May 13, 2015, he has trouble eating and sleeping, he does not trust medical professionals, and he
suffers from suicidal thoughts. D. 233-2 at 52–53. Specifically, Dyer described that he suffers
from nightmares about “doctors putting their hands in [his] ass.” Id. at 53. Although there may
be some overlap with respect to Dyer’s prior mental health conditions and the alleged emotional
distress, a layperson need not rely on expert testimony to infer a causal link between Dr. Reily’s
conduct and Dyer’s symptoms. D. 233-2 at 53. Compare Sindi, 896 F.3d at 23 (explaining that
“[the plaintiff]’s emotional distress was the foreseeable result of [the defendant’s conduct]”) with
Ramos v. Bd. of Selectmen of Nantucket, 16 Mass. App. Ct. 308, 450 (1983) (noting that where
there was no evidence of causation, and without expert testimony, “it would be wholly speculative
to award [intentional infliction of emotional distress] damages” in case involving “difficulties
encountered by [plaintiff] in performing his road contract with the [defendant] town”). Because
there is some disputed evidence of a causal link here, the Court finds that Dr. Reily’s challenge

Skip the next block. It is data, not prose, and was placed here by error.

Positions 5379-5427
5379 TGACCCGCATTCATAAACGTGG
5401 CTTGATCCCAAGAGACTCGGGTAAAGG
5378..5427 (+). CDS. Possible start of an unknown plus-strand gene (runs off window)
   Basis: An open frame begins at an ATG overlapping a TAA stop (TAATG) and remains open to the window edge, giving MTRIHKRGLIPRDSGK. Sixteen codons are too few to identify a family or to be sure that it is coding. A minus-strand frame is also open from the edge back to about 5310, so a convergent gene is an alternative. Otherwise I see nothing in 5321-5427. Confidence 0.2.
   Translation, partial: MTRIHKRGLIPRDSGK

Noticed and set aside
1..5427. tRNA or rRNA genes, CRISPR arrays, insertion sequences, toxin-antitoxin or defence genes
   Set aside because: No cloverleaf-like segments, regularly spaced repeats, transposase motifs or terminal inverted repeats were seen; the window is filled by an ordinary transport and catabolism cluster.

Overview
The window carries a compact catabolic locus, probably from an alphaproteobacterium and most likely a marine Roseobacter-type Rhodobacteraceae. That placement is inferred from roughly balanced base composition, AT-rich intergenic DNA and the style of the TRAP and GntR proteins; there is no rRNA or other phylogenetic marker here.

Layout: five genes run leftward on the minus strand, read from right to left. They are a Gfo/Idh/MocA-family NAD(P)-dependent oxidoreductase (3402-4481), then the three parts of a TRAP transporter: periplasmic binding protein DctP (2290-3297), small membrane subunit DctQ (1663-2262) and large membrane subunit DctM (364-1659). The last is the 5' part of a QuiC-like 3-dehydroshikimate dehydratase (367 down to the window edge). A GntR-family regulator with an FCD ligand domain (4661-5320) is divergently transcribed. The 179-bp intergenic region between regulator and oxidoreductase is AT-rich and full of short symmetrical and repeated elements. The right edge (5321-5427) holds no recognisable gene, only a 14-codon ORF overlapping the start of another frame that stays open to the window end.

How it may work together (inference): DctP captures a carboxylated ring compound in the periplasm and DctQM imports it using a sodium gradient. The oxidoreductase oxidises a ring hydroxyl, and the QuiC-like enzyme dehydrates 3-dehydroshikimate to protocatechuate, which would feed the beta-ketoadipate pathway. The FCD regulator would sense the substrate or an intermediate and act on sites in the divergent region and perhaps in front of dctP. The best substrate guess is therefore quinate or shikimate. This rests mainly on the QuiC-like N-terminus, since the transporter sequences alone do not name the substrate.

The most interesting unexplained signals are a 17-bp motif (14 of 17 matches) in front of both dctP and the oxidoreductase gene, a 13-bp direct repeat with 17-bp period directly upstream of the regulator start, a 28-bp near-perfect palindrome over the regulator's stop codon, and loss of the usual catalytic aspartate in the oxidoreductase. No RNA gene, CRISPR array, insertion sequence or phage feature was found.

fails as to the causation prong of Dyer’s intentional infliction of emotional distress claim.
Dr. Reily’s argument also fails as to the severity prong of this claim. Again, Dr. Reily cites
no legal authority to support the proposition that a plaintiff must present expert testimony or
evidence to prove that the alleged emotional distress is severe. See D. 234 at 5. It is well-settled
that “Massachusetts law allows recovery in emotional distress cases based exclusively on lay
testimony.” Sindi, 896 F.3d at 23 (citing Poy v. Boutselis, 352 F.3d 479, 485–86 (1st Cir. 2003)
(applying Massachusetts law). Similar to Sindi, Dyer testified about his alleged symptoms,
D. 233-2 at 52–53.
Moreover, Dyer’s testimony that he suffers from loss of sleep, nightmares, difficulty
eating, and suicidal thoughts, id., establishes that his symptoms are sufficiently severe to withstand